Skip to main content Skip to footer

UHNM Heart Centre pacing ahead with innovative new pacemaker procedure

Patients with heart conditions at University Hospitals of North Midlands NHS Trust (UHNM) are set to benefit from an innovative new pacemaker procedure.

Teams from the Royal Stoke University Hospital’s Heart Centre are pioneering a new conduction system pacing technique.

This new procedure sees the existing pacemaker attached to the heart via the nervous system rather than heart wall, resulting in more natural contractions.

Dr Thanh Phan, Consultant Cardiologist and Lead Cardiac  Electrophysiologist at UHNM said: “We fit around 1,500 pacemakers each year at UHNM, usually to more elderly patients whose heart rate has slowed down as they’ve got older. The pacemaker box which contains the brains of the pacemaker and the battery are implanted underneath the skin, usually on the left shoulder. There are then pacing leads that connect the pacemaker to the heart via a vein in the shoulder. With these leads attached to the heart, the pacemaker detects when the heartrate is too slow and begins pacing the heart by sending electrical signals down these leads.

“Conventionally, these pacemaker leads are implanted into the inner muscle of the heart, however, this can cause a desynchrony between the left and right sides of the heart when it contracts, and over time this can lead to potential long-term problems such as heart failure.

“The new conduction system pacing technique places the leads next to the nervous system of the heart itself, sending signals to the nerves that spread to the rest of the heart, resulting in a more synchronised, more natural contraction and reducing the risk of developing heart failure.”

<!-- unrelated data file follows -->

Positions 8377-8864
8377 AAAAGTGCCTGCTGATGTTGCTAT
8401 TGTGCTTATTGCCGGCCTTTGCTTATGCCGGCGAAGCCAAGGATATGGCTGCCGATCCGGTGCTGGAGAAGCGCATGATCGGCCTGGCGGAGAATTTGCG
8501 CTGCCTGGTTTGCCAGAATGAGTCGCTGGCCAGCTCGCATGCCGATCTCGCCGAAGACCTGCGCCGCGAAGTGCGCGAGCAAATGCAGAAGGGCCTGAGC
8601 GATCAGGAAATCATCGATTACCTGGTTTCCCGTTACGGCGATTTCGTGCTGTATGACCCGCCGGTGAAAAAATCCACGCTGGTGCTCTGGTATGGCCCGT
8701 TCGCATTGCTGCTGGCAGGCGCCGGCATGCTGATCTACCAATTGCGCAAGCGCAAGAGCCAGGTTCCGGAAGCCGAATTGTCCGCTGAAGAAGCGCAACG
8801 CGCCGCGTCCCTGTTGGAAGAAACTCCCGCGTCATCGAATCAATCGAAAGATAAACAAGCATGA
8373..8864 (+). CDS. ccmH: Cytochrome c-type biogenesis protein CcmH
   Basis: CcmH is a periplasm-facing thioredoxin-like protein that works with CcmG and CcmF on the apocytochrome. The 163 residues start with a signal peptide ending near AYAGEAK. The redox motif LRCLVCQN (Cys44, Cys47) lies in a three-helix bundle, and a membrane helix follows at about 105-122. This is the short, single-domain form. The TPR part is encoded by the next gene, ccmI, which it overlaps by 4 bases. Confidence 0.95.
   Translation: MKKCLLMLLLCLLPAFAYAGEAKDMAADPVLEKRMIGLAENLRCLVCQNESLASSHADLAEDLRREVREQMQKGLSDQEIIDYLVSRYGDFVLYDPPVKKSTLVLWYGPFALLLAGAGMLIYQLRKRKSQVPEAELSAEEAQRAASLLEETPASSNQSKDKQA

The new conduction system pacing procedure will be offered to patients at UHNM with reduced heart functions who would benefit from a more natural form of pacing.

One of the first patients to benefit from the new technique at UHNM was Lynda Packer from Wombourne.

The 70-year-old underwent the new procedure to replace a previous pacemaker fitted following a heart attack three years ago.

Lynda said: “I had my previous device fitted following a heart attack whilst at the Staffordshire County Show. My new pacemaker is amazing, I can now breathe properly and am not getting anywhere near as out of breath as I had done in the previous years, it’s incredible. I now feel like I want to get back to the gym.

“It sounds a cliché, but everyone involved in my care at the Heart Centre at UHNM is amazing. I’ve got no complaints about anybody, all the staff are just incredible, and they are so knowledgeable. The Heart Centre is a kind and wonderful place, and my message to any future patients is don’t be afraid of what you’re about to have done, go for it. It will change your life and give you that feeling you’ve got a life again.”

Joanne Hill, Directorate Manager for UHNM’s Heart Centre said: “It is fantastic news for our patients that we can offer our patients this cutting edge technology, and I am very proud of our Cardiology Team who continue to support our mission to deliver exceptional care to our local population.”

Dr Phan added: “We’re very excited to be able to offer this new pioneering technique to our local population, further enhancing a minimally invasive procedure that is already offered as a day case, in our state-of-the-art cardiac catheter laboratories, supported by UHNM Charity. It has a very promising future, and to have this ability here at UHNM ensures we are giving our patients the most cutting-edge treatment.”